State Senator Ellis Black (R-Valdosta) co-sponsored Senate Bill 395 to assist in efforts to protect Georgia military facilities from future cutbacks.

State legislators whose districts include part of the 14th Congressional District elected Jerry Shearin to the Georgia Department of Transportation Board, according to the Rome News-Tribune.

“It was a very close vote,” Rep. Eddie Lumsden, R-Armuchee, said about the contest between Shearin and former Whitfield County commission chair Mike Babb. “Both of them were very knowledgeable about transportation issues.”

Shearin, a former chair of the Paulding County Commission, is president of Brightway Insurance. He fills the STB seat left vacant due to the retirement of Roger Williams of Dalton.

Board members are chosen by the state representatives and senators from their respective districts to serve five-year terms. They oversee general activities of the Georgia Department of Transportation.

“I appreciate your faith in me and am thrilled to represent you and our constituents,” Shearin told the delegates.

Athens Republican Houston Gaines will take another shot at House District 117, according to a press release.

Athens Republican Houston Gaines announced today that he will run for the House District 117 seat this year and named his leadership committee with representation from Clarke, Oconee, Barrow and Jackson counties.

“This district wants and deserves conservative leadership at the state Capitol – and that’s not what it’s getting now,” said Gaines. “I’m going to provide our district a conservative alternative to the out-of-touch representation we have today.”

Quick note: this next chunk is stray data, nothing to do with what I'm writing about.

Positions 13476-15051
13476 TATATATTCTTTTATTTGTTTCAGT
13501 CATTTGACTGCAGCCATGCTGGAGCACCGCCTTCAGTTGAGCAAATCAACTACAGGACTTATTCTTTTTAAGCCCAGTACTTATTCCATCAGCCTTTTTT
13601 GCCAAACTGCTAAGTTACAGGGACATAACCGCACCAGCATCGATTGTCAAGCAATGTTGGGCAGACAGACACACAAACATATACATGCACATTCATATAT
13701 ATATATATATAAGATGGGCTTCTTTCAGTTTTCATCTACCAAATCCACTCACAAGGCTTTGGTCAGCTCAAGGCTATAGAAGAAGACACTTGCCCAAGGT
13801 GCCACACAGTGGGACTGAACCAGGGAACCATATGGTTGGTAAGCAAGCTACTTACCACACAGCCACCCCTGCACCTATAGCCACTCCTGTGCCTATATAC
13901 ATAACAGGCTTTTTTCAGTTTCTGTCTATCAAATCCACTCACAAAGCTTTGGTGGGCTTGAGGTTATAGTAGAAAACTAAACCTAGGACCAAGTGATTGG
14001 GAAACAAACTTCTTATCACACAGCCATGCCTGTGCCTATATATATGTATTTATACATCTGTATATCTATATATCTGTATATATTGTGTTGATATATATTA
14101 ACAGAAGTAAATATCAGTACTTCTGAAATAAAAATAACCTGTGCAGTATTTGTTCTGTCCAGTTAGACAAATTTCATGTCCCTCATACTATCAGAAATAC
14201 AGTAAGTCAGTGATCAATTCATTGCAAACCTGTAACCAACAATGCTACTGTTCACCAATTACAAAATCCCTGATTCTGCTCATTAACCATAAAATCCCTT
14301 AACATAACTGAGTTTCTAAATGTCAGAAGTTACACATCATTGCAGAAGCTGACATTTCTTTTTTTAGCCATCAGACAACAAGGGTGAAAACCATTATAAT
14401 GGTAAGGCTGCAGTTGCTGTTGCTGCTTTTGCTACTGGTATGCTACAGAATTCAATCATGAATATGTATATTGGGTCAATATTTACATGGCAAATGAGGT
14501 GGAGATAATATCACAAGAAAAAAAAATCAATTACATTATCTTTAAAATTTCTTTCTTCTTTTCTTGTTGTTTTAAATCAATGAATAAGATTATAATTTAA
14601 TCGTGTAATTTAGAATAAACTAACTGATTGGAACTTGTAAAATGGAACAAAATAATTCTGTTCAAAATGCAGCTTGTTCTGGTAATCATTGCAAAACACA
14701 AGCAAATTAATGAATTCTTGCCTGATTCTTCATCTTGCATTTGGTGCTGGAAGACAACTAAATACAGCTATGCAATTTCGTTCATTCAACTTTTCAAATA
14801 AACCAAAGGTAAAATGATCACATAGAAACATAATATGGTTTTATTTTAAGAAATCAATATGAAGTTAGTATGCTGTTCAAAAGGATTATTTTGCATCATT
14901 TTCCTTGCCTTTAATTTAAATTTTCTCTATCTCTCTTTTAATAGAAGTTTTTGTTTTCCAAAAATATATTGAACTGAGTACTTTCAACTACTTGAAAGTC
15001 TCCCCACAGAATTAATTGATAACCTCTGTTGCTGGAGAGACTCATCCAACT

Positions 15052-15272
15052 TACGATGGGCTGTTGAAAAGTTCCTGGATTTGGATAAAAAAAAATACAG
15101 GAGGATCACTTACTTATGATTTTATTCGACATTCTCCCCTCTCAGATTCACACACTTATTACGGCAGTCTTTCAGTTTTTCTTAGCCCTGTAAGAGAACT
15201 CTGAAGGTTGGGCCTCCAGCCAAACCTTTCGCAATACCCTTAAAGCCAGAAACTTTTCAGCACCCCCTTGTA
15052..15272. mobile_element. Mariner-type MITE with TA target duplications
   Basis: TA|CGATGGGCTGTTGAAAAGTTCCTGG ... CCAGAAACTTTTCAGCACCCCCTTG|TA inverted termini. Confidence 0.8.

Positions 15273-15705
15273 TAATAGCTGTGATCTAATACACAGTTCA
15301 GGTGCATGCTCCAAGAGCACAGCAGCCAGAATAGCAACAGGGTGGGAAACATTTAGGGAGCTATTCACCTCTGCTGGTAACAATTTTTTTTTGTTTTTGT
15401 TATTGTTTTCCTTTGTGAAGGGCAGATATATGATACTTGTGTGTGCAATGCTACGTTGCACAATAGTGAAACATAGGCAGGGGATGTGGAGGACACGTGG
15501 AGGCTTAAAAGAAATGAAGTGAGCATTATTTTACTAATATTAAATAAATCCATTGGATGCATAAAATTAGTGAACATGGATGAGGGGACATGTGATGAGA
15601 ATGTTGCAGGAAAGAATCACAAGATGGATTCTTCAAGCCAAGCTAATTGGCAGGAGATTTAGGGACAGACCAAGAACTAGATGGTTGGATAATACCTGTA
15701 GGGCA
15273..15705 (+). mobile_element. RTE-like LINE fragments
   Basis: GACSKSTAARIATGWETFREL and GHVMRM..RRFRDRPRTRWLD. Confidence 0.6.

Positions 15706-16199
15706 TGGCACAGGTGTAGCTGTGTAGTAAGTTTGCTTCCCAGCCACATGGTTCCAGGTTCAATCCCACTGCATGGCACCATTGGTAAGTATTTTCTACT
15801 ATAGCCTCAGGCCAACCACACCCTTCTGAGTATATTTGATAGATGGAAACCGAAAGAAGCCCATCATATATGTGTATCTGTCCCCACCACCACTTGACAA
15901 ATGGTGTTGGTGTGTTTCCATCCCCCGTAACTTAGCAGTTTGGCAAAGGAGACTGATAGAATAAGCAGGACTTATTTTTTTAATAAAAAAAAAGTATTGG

“I have lived in this district my entire life and had the privilege of graduating from the university in my hometown. My family’s roots run deep here. Just as my grandfather served this community as a judge, I want to work on behalf of my neighbors in this district to bring high-paying jobs to this region, invest in education to bolster our workforce and prepare students for the careers of tomorrow and protect the high quality of life we enjoy here.”

The race will present a rematch between Gaines and Democrat State Rep. Deborah Gonzalez, who won the seat by a narrow 450-vote margin in a special election last year to fill the unexpired term of Regina Quick.

“Special elections are – as evidenced by their name – unique,” Gaines said. “The dynamics in 2018 will be inherently different, as will our campaign. That’s why we are announcing today, in early February, almost 9 months from Election Day. I’m ready to get to work speaking directly to every voter in this district to hear what issues are most important to them, let them know my vision for our state, and to provide a clear contrast with my opponent.”

Rep. Gonzalez will remain in the legislative session through late March.